Why Obesity Is a Double Whammy During the COVID-19 Pandemic

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COVID-19 has proven to be a major challenge for people struggling with obesity.

The pandemic has caused many to put on pounds. At the same time, obesity has emerged as a major risk for severe disease and death from the virus.

A recent survey by the American Psychological Association showed 42 percent of U.S. adults have experienced undesired weight gain during the pandemic, with an average gain of 29 pounds.

Obesity rates were on the rise long before COVID-19. More than 40 percent of adults in the United States fit the obesity definition – a body mass index (BMI) of 30 or higher.

More Severe COVID-19 Effects

After the pandemic began, studies of COVID-19 patients showed obesity may triple the risk of hospitalization with the disease, says Leena Khaitan, MD, MPH, Director of the Bariatric Surgery Program at University Hospitals. The chances of being admitted to intensive care or dying also increase substantially for these patients.

“BMI is an independent risk factor for severe effects of COVID-19,” Dr. Khaitan says. “A very sobering statistic came out in a recent study in the Journal of the American Medical Association. It showed 77 percent of nearly 17,000 patients hospitalized with COVID-19  were overweight or obese.”

Obesity increases risk of cardiovascular diseases, type 2 diabetes and many types of cancer. It also weakens our ability to fight COVID-19 by hampering the immune system and lung function, and causing inflammation.

“We know COVID attacks the blood vessels,” Dr. Khaitan says. “We also know patients who suffer from obesity also have increased inflammation within their bodies They are at high risk for clot formation. Some people call it sticky blood. If you have sticky blood, you’re going to have more problems with this disease.”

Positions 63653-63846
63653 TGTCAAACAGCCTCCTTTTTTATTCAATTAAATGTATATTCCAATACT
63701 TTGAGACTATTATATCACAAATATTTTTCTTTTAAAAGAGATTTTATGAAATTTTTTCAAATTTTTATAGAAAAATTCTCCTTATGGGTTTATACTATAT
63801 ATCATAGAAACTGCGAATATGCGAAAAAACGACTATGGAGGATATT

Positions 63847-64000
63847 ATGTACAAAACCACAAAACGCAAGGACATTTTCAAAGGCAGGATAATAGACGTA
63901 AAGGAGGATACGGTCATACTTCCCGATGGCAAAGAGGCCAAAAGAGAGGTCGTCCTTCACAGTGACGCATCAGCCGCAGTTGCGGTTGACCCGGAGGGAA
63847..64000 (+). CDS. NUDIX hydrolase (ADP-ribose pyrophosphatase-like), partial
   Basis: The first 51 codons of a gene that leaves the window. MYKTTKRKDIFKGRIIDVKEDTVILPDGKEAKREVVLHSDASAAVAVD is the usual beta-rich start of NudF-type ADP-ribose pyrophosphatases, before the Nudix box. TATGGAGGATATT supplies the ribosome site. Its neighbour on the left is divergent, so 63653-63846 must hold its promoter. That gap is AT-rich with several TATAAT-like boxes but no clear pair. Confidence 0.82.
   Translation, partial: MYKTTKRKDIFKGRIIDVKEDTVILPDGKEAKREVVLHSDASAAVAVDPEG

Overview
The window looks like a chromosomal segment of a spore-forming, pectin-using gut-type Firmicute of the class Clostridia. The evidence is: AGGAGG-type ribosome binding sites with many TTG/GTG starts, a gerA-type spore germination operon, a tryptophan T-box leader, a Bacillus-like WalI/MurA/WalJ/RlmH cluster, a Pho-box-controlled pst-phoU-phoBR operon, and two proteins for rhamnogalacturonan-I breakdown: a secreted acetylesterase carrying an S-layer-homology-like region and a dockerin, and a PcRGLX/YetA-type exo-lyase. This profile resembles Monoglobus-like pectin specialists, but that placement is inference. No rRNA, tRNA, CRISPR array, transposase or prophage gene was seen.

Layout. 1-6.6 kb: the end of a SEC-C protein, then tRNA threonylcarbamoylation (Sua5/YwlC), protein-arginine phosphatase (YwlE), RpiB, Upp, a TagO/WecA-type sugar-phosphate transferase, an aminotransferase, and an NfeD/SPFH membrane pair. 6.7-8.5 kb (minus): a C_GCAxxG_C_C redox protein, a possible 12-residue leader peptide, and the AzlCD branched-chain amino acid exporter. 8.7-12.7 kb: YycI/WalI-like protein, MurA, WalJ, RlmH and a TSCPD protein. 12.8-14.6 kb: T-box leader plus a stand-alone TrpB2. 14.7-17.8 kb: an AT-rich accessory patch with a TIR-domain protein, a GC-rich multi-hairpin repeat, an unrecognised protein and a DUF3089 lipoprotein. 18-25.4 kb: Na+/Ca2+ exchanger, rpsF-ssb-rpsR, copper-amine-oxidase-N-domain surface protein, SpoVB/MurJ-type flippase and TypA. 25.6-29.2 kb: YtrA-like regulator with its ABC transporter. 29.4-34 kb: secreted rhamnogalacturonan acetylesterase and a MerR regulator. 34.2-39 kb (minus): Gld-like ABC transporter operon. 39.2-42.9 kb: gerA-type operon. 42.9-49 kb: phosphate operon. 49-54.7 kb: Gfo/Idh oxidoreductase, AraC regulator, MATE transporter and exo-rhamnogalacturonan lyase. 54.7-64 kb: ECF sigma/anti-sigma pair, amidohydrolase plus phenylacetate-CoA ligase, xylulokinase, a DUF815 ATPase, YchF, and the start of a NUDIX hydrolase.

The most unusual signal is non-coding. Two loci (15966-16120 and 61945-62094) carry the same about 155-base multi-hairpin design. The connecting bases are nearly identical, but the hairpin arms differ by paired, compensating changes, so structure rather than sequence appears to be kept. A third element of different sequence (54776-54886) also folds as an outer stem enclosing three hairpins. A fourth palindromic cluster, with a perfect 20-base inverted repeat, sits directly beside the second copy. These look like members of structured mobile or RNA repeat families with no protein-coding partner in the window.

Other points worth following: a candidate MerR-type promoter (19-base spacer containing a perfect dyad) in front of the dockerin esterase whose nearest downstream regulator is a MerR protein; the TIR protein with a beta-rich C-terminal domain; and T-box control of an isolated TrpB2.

Pandemic Pounds

Caregivers in the UH Weight Loss Management Program are hearing from many patients concerned about weight gain during the pandemic. Some people are stress eating, in addition to being less active and dealing with isolation.

Certified nurse practitioner Latonya Fore, CNP says she talks with patients about strategies to overcome the temptation to take in extra calories.

“A lot of patients tell me they are really struggling, putting on weight, stressed out, working from home. They ask, ‘How can I get over this?’”

Her advice to patients:

  • Know the difference between hunger and cravings. Hunger builds gradually. Cravings are specific and often spontaneous.
  • Pre-plan meals and treats the day before. Stick with it.
  • Go heavy on fruits and veggies. Limit the starches. Lean protein and produce are your friends. So is water. A glass of water can take the edge off hunger before a meal. Produce, protein and water will make you feel full and help prevent cravings and between-meal snacks.
  • Shop smart. Make a list and stick to it. A patient told Ms. Fore that curbside grocery pickup during the pandemic helped her kick the habit of impulse buying. Disciplined shopping helps control binge eating.

“If you don’t buy it in the store, then you only have to say no to it once,” Ms. Fore says. “Once it’s in the house, it’s calling you all day long.”

She also suggests keeping a food diary and a calorie budget to help you stay on top of things. Many apps are available, including Lose it! And MyFitnessPal. Fitness trackers are also great tools to help reach weight-loss goals, she says.

Related Links

Whatever your weight loss goals, UH has a solution that will work for you. Our programs include weight loss surgerynon-surgical weight loss procedures, nutrition and diet-based programs. Our comprehensive team of experts can help you find the right program to achieve your weight loss success. Learn more about weight-loss management services at UH.

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